Editor’s note: Jim Harrison (1937-2016) was a poet, novelist, essayist, screen-writer, sporting writer, editor, and translator. Much of his work is set in sparsely populated regions of the West and Midwest. As Charlie Brice wrote in a review in the Pittsburgh Post-Gazette of The English Major, “Harrison's... appreciation for life’s pleasures, his hallowing of the every day, his celebration of food and smells and nature and color, combine to produce a feast of what makes us human and of what makes it so hard to leave our troubled planet.”
Jim Harrison was best known for his novella Legends of the Fall which was adapted into a Edward Zwick-directed movie with Brad Pitt, Julia Ormond, and Anthony Quinn, but he was a master of his craft who wrote equally well about nature, food, hunting, fishing, and travel. He was that rare talent who could compose beautiful poetry, write deft and powerful fiction, evocative non-fiction, and deeply personal memoirs.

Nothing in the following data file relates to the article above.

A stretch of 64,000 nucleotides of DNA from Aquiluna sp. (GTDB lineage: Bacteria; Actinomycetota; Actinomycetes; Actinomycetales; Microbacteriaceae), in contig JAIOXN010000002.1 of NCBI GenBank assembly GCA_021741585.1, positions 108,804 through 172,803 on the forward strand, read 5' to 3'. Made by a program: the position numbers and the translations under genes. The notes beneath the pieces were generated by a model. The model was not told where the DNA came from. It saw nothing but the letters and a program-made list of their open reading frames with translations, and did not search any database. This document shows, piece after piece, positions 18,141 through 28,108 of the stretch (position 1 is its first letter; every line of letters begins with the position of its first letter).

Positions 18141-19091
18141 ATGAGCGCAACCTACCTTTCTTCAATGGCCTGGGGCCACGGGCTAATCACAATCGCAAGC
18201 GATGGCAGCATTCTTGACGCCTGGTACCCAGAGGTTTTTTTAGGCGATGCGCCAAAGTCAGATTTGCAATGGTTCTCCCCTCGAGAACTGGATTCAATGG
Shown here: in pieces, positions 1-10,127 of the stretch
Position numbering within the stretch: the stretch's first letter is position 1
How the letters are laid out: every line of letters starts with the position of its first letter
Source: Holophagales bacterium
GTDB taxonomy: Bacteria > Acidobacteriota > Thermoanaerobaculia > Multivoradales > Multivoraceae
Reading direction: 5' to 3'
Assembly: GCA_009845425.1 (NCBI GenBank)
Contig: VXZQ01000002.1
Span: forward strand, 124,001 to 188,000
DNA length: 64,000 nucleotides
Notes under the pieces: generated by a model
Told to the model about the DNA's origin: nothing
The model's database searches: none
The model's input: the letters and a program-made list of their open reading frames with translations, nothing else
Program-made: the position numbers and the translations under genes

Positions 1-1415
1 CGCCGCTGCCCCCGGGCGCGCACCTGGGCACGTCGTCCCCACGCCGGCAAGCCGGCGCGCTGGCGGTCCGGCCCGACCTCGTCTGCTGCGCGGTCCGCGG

One of the mantras of being a bookseller, at least a successful one, is to not have a valuable personal collection, but I've never been able to sell some of the best Jim Harrison items that I have simply because of my affection for his writing. I was first introduced to him in my early teens when I read his collection of poems, Locations, which I had found at a small library sale that my parents had taken me to (I still have that copy). I quickly devoured many of his books after that and have been a devotee ever since. I've given more of his books to my friends and family than any other author by a factor of at least ten.